Sunday, November 30, 2003

Kill Bill, Vol. 1



image piped in from http://www.kill-bill.com/images/downloads/hattorihanzo.jpg

Kari:

To be honest, I wasn't planning on seeing Quentin Tarantino's latest film, Kill Bill, Vol. 1. I have never seen any of QT's films and from what I have heard about them (they are very violent) I was pretty sure I wasn't going to like it.

I recognize that violence in movies is sometimes necessary. In a film like, Saving Private Ryan, the brutal realities of war are an integral part of the story. I know some people opted out of seeing the film because they felt they have enough understanding of the horrors of war without having to subject oneself to two and 1/2 hours worth of it in a film.

Sometimes violence has a cartoon bloodless fantasy quality to it. Having grown up in the television generation, the series, The A-Team, was of this variety. Some theatrical films are of this strain. I'm sure you and our movie literate readers could come up with a list of them.

Lastly, there is stylized violence as ballet and well choreographed mayhem. Not being as big a filmgoer as you and some of our readership, I'm under the impression some directors like QT have made bundles of money doing this. Let us know whose work to see and not to see.

One of our "blogparents" saw Kill Bill and posted this thoughtful and negative review of the film where lively comments ensued with most also being negative but a few defenders. In that post, there was a link to a site with lots of information on Kill Bill, vol. 1 and vol. 2 which is going to be out in the spring of 2004.

Why did I see this film which is getting such mixed reviews?

One, a friend I haven't visited with in a while wanted to see it so it was a convenient excuse to hang out. Two, one of my Hong Kong friends who is in the movie industry and who tries to keep clueless me in the know wrote this in an email:
I haven't seen "Kill Bill" but my colleagues love it because Tarentino uses a lot of symbols from those 1970s Hong Kong Shaw Brothers kung fu films. He even used the Shaw Brothers Company logo at the beginning of the film! Sure it is very bloody, but it is more on the fun side and trying to replicate those scenes in the 1970s Hong Kong kung fu films. Of course, both "Matrix" and "Kill Bill" hired Yuen Woo-ping as martial arts choreographer. Without him, these films wouldn't look the same.

So armed with these two reasons, I put down the cash to see the film. I was surprised to see the movie house was packed. Although, I suppose it had to do with the fact that it was theater #10 (comparatively small) in a 14-plex. The audience was so Los Angeles: every ethnic type you would expect in a Southern California audience, couples using the film as a date (?) night (!), groups of guys out for a night at the movies ranging from twenty-somethings to forty-somethings and indeed even a few (much fewer) girls night out groups.


Uma about to inflict some major mayhem in yet another film where pretty girls kick some tail and then some. Image piped in from http://www.kill-bill.com/images/downloads/thebride.jpg

At the end of the film, we talked with a black couple who relayed their impressions of the film. They were quick to point out many musical and visual references to 70s American culture. We were quick to point out our roots growing up in the Chinese community in Los Angeles with a diet of Kung Fu movies from HK. We explained that the over-the-top fighting and excessive bleeding was the style of those movie. Their reaction to those scenes were a mixture of revulsion (it was like kinda totally gross) and laughter (it was comic book and slapstick silly begging to be mocked).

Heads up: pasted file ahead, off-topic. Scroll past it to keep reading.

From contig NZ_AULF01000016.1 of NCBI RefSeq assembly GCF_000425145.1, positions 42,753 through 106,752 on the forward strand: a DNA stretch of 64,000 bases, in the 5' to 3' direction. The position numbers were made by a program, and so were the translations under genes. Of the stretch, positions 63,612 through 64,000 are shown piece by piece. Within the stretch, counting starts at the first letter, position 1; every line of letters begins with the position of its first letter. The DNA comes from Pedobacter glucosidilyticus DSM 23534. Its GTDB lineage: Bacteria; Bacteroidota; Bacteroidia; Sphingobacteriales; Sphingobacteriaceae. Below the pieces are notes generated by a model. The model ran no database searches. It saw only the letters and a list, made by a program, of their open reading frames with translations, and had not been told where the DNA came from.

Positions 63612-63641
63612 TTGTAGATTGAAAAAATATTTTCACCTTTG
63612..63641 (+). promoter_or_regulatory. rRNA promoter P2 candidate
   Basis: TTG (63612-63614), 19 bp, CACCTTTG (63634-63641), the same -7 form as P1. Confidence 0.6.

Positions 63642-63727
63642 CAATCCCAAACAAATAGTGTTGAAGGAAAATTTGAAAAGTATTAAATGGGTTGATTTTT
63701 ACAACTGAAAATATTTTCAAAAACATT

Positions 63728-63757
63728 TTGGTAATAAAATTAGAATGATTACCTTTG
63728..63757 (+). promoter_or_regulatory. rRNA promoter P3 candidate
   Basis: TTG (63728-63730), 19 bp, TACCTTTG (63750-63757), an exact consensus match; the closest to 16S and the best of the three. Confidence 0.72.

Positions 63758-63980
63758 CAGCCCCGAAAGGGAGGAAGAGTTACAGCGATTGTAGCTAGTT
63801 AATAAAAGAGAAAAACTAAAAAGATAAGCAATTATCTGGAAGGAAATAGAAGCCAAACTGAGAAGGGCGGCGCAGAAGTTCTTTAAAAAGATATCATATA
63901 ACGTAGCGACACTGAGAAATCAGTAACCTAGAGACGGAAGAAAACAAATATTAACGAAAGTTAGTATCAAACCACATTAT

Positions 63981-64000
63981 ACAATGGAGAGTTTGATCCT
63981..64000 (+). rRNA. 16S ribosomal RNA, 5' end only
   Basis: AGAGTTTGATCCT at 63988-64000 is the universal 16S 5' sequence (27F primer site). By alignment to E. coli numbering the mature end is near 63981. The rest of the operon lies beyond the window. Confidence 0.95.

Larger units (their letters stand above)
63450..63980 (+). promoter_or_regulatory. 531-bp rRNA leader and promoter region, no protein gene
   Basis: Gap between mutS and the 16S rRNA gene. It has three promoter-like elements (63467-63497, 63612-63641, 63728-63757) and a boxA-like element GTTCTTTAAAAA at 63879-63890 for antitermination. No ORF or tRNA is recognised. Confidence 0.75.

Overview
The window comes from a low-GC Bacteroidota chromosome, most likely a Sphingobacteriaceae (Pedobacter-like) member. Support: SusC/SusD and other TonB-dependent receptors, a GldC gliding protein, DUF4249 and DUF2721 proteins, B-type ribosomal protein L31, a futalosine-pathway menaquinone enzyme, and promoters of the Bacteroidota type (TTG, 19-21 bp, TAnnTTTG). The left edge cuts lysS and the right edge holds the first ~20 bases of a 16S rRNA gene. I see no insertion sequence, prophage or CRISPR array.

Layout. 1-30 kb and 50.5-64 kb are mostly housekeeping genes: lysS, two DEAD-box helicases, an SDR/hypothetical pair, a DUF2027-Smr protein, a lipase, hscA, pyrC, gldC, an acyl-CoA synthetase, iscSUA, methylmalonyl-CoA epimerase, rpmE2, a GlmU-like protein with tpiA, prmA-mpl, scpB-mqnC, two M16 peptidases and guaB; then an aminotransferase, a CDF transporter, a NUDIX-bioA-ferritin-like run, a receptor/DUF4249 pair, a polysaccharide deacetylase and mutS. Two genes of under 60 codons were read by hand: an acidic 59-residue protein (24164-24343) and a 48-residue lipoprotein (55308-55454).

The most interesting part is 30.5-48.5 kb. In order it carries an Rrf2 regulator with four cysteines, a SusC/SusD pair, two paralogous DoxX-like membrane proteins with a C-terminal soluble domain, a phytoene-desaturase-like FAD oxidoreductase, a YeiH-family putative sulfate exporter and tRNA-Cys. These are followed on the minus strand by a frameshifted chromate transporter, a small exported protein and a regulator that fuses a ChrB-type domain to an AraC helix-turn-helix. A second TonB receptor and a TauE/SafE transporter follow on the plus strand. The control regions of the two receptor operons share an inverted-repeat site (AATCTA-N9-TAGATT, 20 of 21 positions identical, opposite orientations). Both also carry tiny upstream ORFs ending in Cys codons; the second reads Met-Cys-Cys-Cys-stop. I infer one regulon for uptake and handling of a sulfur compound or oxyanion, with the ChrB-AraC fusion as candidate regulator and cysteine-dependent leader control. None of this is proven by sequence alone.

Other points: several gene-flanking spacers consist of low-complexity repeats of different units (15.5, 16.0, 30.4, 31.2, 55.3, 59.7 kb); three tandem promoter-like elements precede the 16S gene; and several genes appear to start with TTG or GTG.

In my compare and contrast analysis, George Lucas and Steven Spielberg revived the old Saturday afternoon serial adventure films in the three Indiana Jones films with the added benefit of modern visual effects technology. They kept the style and updated the film making technology. QT has not made a 1970s style Kung Fu movie with better visual effects. Rather, QT has taken the style and melded it with the everything in the kitchen sink of his movie and culture saturated mind and his quirky hyper reality audio-visual style resulting in something some just love and other find annoying.

As for me, I found myself remembering the martial arts films of my youth sitting in a darkened sticky floored movie house of Los Angeles Chinatown. I wasn't a fan of the genre so I didn't see many but you never quite forget them with their fantastical fight scenes, brief moments of terse dialog about the warrior ethos and philosophical sayings about life and an over-the-top operatic quality to the swiss cheese story arc. It isn't meant to look real like tall tales with talking animals aren't meant to taken as real which leads me to my closing thoughts.

Because, speaking of talking animals, I loved Finding Nemo! It is entertaining and it has a good story about taking risks and the power of love. Films are entertainment and NOT morally neutral.

So what of Kill Bill? Indeed, it has many moments that are immoral. The film is clearly labelled from the begining as a tale of revenge. The bad guys in the film are wicked and deserved to be punished. At that level, I can root for the Uma Thurman character. In real life, the struggle of fighting evil is not allowing oneself to become evil in doing so. Unfortunately, there are only a few moments where that issue arises in Kill Bill.

At this point, Kari, have you passed out from sheer boredom or have fainted at the prospect that I may have actually (gasp) liked the film?

Well, add a little coffee in your mocha! And please don't faint when I give the film 2.5 stars out of 4 and say I am most likely going to see Kill Bill, Vol. 2.

Rene

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